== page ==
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- 05/24/12--01:19: _CAMC blamed for Boo...
- 05/25/12--00:00: _CIVIL FILINGS: Boon...
- 06/01/12--00:00: _CIVIL FILINGS: Boon...
- 07/11/12--07:37: _Fla. man accuses Ma...
- 07/11/12--07:39: _Sylvester man says ...
- 07/13/12--00:00: _CIVIL FILINGS: Boon...
- 08/31/12--00:05: _CIVIL FILINGS: Boon...
- 09/14/12--00:00: _CIVIL FILINGS: Boon...
- 09/27/12--01:00: _Father blames Boone...
- 09/28/12--00:05: _CIVIL FILINGS: Boon...
- 10/25/12--08:55: _Woman accuses coal ...
- 10/26/12--05:05: _CIVIL FILINGS: Boon...
- 11/14/12--08:24: _Goodwin remands Mas...
- 11/20/12--07:38: _Logan man says insu...
- 11/23/12--04:15: _CIVIL FILINGS: Boon...
- 12/18/12--10:51: _Man wants Boone Boa...
- 12/18/12--10:54: _Miss. law firm file...
- 12/18/12--10:56: _Money seized in tra...
- 12/21/12--02:56: _CIVIL FILINGS: Boon...
- 01/22/13--14:23: _Boone suit blames c...
- 05/24/12--01:19: CAMC blamed for Boone man’s death
- 05/25/12--00:00: CIVIL FILINGS: Boone County
- 06/01/12--00:00: CIVIL FILINGS: Boone County
- 07/11/12--07:37: Fla. man accuses Madison property owner of negligence
- 07/11/12--07:39: Sylvester man says he was injured in Coalburg mine
- 07/13/12--00:00: CIVIL FILINGS: Boone County
- 08/31/12--00:05: CIVIL FILINGS: Boone County
- 09/14/12--00:00: CIVIL FILINGS: Boone County
- 09/27/12--01:00: Father blames Boone Co. officials for son’s suicide
- 09/28/12--00:05: CIVIL FILINGS: Boone County
- 10/25/12--08:55: Woman accuses coal companies of gender, age discrimination
- 10/26/12--05:05: CIVIL FILINGS: Boone County
- 11/14/12--08:24: Goodwin remands Massey shareholder suit to Boone County
- 11/20/12--07:38: Logan man says insurer never resolved claim
- 11/23/12--04:15: CIVIL FILINGS: Boone County
- 12/18/12--10:51: Man wants Boone Board of Education to boost salary
- 12/18/12--10:54: Miss. law firm files nursing home suit in Boone County
- 12/18/12--10:56: Money seized in traffic stop the subject of civil action
- 12/21/12--02:56: CIVIL FILINGS: Boone County
- 01/22/13--14:23: Boone suit blames coal company for amputated leg
MADISON — A professional medical malpractice suit against Charleston Area Medical Center and two Madison defendants is in Boone Circuit Court concerning a 2011 death.
Victoria Stone, individually and as Administratrix of the estate of Ricci A. Stone, brings the action through attorneys Paul T. Farrell Jr. of Huntington and J. Robert Rogers of Charleston. The case was filed April 26.
Complaint says R.A. Stone had no significant medical history when he went to CAMC complaining of flu-like symptoms March 13, 2009.
“He also reported recent onset of intermittent episodes of tarry, black stools,” according to complaint. Diagnosed with “anemia secondary to gastrointestinal hemorrhage,” Stone was admitted in the early morning of March 14.
Tests included an abdominal ultrasound due to diagnosed abnormal liver function. That ultrasound procedure and lack of follow-up is mentioned frequently in the suit, which says “No mention of the abnormal ultrasound report was recorded in the discharge summary nor discharge instructions.” Stone was discharged March 16 and established primary care with Dr. Robert B. Atkins at Madison Medical, PLLC both named defendants with CAMC in his litigation.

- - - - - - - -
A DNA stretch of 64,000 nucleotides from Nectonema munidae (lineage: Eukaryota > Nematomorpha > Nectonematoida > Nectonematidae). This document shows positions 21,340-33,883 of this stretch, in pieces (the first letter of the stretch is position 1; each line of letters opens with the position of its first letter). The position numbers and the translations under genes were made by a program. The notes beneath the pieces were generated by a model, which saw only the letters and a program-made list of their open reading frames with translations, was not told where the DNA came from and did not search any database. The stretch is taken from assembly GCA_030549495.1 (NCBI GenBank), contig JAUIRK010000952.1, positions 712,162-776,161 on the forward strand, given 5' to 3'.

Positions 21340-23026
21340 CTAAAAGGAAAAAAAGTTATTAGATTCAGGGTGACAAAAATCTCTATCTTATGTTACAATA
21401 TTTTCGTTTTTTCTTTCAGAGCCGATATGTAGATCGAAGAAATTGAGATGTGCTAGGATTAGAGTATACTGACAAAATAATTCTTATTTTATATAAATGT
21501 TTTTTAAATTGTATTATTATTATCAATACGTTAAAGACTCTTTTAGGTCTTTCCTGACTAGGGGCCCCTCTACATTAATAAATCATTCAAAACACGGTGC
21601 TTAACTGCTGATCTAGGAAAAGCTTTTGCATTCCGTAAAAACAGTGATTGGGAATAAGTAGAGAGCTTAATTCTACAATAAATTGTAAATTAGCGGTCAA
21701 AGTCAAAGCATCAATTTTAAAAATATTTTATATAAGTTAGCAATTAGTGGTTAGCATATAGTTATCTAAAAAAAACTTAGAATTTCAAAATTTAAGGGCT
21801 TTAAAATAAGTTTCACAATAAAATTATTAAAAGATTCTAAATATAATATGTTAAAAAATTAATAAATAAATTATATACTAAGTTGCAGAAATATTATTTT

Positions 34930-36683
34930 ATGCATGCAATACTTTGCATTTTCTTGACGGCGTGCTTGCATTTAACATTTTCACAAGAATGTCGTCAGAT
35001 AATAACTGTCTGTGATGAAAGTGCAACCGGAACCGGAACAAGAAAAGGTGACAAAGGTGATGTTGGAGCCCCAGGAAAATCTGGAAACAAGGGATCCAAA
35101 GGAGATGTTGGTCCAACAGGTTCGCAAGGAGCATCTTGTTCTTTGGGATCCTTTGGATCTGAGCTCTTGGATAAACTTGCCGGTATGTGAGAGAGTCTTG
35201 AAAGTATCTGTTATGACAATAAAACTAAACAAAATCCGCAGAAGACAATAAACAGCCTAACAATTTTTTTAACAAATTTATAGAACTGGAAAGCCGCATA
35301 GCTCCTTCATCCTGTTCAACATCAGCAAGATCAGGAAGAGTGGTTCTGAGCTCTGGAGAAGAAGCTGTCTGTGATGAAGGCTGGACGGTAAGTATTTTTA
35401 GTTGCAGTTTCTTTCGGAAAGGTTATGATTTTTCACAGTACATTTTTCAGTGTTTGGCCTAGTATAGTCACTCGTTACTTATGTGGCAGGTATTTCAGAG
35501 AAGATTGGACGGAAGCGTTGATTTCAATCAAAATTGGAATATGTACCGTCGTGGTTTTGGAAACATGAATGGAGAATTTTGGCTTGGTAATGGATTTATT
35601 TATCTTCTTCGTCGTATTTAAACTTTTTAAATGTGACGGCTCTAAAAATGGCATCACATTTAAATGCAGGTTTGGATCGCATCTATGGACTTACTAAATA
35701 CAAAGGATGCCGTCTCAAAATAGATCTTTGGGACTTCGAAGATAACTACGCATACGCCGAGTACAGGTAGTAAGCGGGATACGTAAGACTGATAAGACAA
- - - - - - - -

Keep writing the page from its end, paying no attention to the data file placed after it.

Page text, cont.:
Several office visits led to comprehensive lab work for “pernicious anemia,” which revealed elevated liver enzymes. Atkins is accused in complaint of failing to follow-up on an abnormal test result and Stone went to Boone Memorial’s emergency room in December 2010, where he was diagnosed with “early liver failure,” then transferred by ambulance to CAMC and diagnosed with end stage liver disease, according to complaint, and a recommended candidate for liver transplant.
Suit contends “Timely diagnosis of liver disease following the 03.16.2009 abnormal ultrasound and/or the 05.21.2009 abnormal liver enzyme test would have prevented the death of Mr. Stone …”
Concluding wrongful death, complaint wants jury awards jointly and/or severally of general and special damages, medical expenses, reasonable funeral expenses, as well as any other remedy permitted by state law.
Morgantown Attorney P. Gregory Haddad is defense counsel for Atkins and Madison Medical, with Rita Massie Biser of South Charleston serving CAMC. Trial is projected for next May in Judge William S. Thompson’s court.
Boone Circuit Court case number: 12-C-107
Judy Larck, Individually and on behalf of the Wrongful Death Beneficiaries of Peggy Akers vs. Advocate, Inc.
PA- James B. McHugh, Michael J. Fuller Jr.; J- William S. Thompson
* Advocate, Inc. is corporate operator of Boone Nursing & Rehabilitation Center, where Peggy Akers, age 73, was admitted in September 2010. Akers died last Jan. 5 following injuries, according to suit. Complaint seeks jury trial, detailing 12 counts, and wants judgment to include: Adequate damages exceeding minimum jurisdictional amount, general and special damages, litigation costs, punitive damages and other entitled relief under State law.
Case number: 12-C-93
Terry L. Tallman vs. Independence Coal Co., Inc., d/b/a Progress Coal Co.
PA- Francis M. Curnutte III; J- Thompson
* Working at the Twilight Surface Mine, Tallman, age 52, filed a Workers Compensation claim in April 2011 for occupational pneumoconiosis. Complaint says he was terminated wrongly two days later, charging age discrimination and retaliatory discharge. He wants jury to award compensatory and punitive damages, pre- and post-judgment interest, court costs and such other relief deemed just and appropriate.
Case number: 12-C-95
Averol A. & Delores Ball vs. Eastern American Energy Corp. & Energy Corp. of America
PA- William T. Forester; J- Thompson